In Connecticut, the Templeton site provided the earliest radiocarbon dates for Paleo-Indian settlement at 10,215 ±90 years and 10,190 B.P. ±300 years. A radiocarbon date of 10,260 B.P from the Hidden Creek (Power Plant) site overlooking the Great Cedar Swamp, a glacial lake basin at Mashantucket Pequot Reservation near Ledyard, is a bit earlier, but its excavators feel that that date is too early for the site's Late Paleo-Indian "Holcomb-like" unfluted lanceolate points and other artifacts, which better fit the other two radiocarbon dates from Hidden Creek, both calculated to 9160 B.P.
This is not to say that the first human groups arrived in Connecticut on these dates. Archaeological research in Pennsylvania and nearby New York suggests that humans arrived earlier, though not before about 17,500 B.P., because all but southeastern Connecticut was glaciated before then. As noted above, the remains of earlier settlements would be located southward in what is now Long Island Sound and beyond, on the floor of the Atlantic Ocean.
Paleo- Indian Settlements in Connecticut
We know little about these ancient communities. The stereotype of Paleo-Indian society is one of small groups of widely roaming "big game hunters" whose economy was based on the pursuit of large, migratory herd animals using the highest quality stone materials in the manufacture of their weaponry and tool kits. But this traditional image of Paleo-Indian daily life is based on findings from other regions, some of which had very different post-glacial physical environments than Connecticut. Different soils, topography, and vegetation could most certainly promote different kinds of economies and settlements, which could produce divergences in social and political organization, cosmology, spirituality, and other parts of the cultural system.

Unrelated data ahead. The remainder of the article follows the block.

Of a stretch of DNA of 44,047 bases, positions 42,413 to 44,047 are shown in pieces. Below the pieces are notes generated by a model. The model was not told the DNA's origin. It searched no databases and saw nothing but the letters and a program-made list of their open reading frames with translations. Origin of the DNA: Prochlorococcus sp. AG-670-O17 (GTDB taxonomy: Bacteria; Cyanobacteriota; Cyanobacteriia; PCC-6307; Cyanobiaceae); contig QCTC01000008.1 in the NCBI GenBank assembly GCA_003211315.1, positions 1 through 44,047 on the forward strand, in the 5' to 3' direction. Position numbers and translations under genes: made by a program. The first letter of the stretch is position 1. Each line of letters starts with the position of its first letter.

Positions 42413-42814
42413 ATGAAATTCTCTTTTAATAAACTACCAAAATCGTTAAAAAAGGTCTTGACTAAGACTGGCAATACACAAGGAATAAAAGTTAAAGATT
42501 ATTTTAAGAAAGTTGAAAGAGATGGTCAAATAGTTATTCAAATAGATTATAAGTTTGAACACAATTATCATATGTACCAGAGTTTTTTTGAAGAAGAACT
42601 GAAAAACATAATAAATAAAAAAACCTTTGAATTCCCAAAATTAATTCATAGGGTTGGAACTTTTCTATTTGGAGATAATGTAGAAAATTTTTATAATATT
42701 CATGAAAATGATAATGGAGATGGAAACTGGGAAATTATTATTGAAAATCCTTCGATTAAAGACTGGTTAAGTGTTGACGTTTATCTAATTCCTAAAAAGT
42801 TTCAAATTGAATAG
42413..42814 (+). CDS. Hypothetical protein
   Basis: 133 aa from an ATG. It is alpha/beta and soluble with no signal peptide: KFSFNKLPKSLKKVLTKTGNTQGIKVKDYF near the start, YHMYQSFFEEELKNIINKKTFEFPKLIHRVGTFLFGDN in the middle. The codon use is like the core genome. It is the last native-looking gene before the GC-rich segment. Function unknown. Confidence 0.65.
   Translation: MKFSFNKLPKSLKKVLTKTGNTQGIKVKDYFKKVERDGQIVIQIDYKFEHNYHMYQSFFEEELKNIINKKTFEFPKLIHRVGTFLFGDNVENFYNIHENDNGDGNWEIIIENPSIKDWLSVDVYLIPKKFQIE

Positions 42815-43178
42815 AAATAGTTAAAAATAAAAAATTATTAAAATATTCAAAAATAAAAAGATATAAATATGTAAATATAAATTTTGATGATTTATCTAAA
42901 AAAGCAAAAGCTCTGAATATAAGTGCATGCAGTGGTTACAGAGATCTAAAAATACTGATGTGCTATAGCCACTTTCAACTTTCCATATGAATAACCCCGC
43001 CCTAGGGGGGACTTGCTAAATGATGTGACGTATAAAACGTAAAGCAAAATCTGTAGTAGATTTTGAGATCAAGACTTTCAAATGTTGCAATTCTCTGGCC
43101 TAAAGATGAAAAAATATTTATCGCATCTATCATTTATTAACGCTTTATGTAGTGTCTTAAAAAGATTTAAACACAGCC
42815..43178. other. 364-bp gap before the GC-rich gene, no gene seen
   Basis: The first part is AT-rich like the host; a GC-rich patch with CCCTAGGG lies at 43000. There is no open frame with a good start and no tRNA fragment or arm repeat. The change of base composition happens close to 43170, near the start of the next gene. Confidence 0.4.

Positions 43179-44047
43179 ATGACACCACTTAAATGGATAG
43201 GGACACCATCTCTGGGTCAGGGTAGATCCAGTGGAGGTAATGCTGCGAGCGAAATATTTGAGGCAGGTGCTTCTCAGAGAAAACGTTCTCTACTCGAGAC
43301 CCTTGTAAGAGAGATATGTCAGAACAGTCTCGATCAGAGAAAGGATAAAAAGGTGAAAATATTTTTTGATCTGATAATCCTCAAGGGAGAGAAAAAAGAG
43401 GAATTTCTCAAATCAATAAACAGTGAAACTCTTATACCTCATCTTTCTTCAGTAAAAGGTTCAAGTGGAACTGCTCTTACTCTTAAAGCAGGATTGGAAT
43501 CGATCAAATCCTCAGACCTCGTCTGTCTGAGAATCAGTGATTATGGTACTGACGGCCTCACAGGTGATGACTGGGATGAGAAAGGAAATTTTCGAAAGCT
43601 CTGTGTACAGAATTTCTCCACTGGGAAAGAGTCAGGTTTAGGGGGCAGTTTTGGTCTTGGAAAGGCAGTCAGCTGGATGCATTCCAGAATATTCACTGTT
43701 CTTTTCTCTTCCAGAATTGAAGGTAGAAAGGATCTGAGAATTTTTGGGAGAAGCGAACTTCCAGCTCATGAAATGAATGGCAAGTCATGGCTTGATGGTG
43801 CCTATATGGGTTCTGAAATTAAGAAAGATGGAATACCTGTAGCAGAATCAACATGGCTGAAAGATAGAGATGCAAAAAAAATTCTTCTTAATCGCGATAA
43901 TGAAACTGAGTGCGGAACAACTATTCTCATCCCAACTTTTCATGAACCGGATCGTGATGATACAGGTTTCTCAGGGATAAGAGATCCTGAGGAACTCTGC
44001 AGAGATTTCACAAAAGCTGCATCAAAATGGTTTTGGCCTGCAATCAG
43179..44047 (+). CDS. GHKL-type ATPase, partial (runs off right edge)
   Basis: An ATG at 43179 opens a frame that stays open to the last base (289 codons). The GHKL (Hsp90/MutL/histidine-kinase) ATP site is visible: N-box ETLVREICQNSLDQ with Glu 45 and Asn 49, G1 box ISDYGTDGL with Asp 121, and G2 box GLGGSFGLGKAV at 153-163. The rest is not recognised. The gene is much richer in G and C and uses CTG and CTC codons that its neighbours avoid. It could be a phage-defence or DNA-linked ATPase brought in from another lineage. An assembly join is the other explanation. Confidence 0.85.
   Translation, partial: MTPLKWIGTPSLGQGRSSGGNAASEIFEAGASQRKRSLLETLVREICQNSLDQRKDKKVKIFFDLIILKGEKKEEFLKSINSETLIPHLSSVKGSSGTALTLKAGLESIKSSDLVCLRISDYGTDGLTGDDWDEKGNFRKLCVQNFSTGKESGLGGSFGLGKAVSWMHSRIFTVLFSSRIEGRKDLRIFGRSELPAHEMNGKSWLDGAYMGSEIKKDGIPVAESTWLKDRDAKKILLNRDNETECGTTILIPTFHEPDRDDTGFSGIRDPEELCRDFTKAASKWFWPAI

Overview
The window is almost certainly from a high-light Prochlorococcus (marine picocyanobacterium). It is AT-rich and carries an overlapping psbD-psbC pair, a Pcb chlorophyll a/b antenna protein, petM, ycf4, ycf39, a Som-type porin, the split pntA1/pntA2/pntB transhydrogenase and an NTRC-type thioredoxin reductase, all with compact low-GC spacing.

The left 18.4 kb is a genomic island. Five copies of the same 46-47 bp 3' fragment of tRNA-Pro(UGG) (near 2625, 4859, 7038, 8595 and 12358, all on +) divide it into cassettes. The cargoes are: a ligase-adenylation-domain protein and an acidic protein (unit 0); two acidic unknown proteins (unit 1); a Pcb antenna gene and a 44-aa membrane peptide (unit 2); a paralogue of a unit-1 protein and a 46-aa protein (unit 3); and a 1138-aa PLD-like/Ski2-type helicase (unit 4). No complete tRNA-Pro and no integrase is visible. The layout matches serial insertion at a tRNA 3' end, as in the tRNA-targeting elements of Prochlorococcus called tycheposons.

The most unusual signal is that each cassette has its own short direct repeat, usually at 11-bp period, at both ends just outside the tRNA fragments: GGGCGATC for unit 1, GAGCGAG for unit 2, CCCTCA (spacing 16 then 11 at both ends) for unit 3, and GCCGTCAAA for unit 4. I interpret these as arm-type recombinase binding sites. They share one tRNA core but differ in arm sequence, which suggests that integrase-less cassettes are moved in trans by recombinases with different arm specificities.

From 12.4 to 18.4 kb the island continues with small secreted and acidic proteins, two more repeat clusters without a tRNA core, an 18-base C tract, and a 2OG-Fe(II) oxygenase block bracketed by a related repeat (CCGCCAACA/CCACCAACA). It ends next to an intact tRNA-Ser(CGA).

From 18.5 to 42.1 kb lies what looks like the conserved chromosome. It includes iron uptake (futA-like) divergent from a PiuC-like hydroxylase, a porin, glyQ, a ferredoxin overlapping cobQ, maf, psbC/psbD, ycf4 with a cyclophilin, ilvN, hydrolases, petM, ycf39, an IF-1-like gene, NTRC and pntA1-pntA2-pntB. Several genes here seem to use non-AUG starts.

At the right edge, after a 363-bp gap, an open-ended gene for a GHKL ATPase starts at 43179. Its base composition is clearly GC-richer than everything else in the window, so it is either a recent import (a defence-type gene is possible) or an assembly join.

There are six excavated Paleo-Indian settlements in Connecticut: Templeton in Washington, Hidden Creek near Ledyard, Lovers Leap in New Milford, Liebman in Lebanon, Allen's Meadows in Wilton, and Baldwin Ridge in Groton. By studying these sites we can sketch something about the people who lived there, and the little information we have from them is still enough to refute that stereotype of Connecticut's Paleo-Indian communities.
Although there are only six known encampments, there are more than fifty Paleo-Indian artifact find spots listed in the archaeology site files in Connecticut's Office of State Archaeology. Artifact find spots are represented by a single artifact, often out of its original context, such as a surface find eroded from a hillside or churned up by plowing. Among the most well-known and prevalent of these finds are projectile points, the pointed heads inserted in the wooden shaft or foreshaft of a spear, javelin, dart, or arrow that was used for hunting or defense. Because the normally acidic conditions of our local soils destroy most perishable materials such as wood, all that remains of these implements are their stone tips, so it is often difficult to determine which projectile the point represents.
There are many different point styles, or types. Artifact types are time markers used to identify a site with a specific cultural period. The material culture of all societies changes through time. We Connecticut folks of European descent no longer wear Pilgrim clothing, shoot muskets, or drive Model T Fords. Similarly, Native American cultural remains changed in style over time. An automobile buff can look at a specific car and tell you the year when it was manufactured. Likewise, archaeologists can identify the age of certain artifact styles, especially for projectile points and clay pottery containers. (These point and pot styles are identified and illustrated in the chapters describing the cultural periods in which they were made and used. The illustrations should help budding archaeologists and amateur collectors identify the age of their collections.)
Native Americans made points and many other tools from stone, bone, antler, and wood, from earliest times right up to contact with European explorers and traders. In northeastern North America indigenous peoples had no knowledge of metallurgy. Metal objects such as copper bead necklaces and some rare copper projectile points were manufactured in later pre-contact periods, but these were cold-hammered from copper nuggets and are relatively soft. A very rare copper axe was found in Essex.
Excerpted from Connecticut's Indigenous Peoples by Lucianne Lavin. Copyright © 2013 by Yale University. Excerpted by permission of Yale UNIVERSITY PRESS.
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Lucianne Lavin is Director of Research and Collections at the Institute for American Indian Studies. She lives in northwestern Connecticut.